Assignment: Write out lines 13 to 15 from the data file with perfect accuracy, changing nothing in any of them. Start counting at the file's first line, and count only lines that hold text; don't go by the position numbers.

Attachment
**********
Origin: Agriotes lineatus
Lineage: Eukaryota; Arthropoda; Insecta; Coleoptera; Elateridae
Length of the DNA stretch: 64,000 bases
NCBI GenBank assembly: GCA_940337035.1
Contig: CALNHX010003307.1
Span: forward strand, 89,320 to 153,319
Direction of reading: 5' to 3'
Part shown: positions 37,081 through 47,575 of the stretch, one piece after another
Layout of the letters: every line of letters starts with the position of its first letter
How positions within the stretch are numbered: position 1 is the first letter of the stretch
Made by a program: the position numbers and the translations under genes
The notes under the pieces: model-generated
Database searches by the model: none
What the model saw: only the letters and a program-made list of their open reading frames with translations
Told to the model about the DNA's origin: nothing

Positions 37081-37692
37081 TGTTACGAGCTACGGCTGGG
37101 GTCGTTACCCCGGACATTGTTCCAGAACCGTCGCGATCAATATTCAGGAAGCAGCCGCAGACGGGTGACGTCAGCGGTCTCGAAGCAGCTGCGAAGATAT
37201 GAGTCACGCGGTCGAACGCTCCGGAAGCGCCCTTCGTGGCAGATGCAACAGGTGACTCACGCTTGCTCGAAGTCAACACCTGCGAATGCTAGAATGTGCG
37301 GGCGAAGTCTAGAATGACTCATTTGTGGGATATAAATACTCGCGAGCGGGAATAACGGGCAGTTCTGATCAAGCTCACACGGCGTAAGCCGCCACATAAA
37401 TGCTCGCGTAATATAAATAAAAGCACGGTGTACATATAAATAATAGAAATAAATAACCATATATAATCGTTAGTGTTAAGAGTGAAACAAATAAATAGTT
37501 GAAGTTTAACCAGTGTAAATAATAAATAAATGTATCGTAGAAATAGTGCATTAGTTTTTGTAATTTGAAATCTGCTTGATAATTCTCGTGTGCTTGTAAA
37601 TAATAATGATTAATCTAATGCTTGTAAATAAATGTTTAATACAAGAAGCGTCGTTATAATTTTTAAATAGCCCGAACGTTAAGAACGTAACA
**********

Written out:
Database searches by the model: none
What the model saw: only the letters and a program-made list of their open reading frames with translations
Told to the model about the DNA's origin: nothing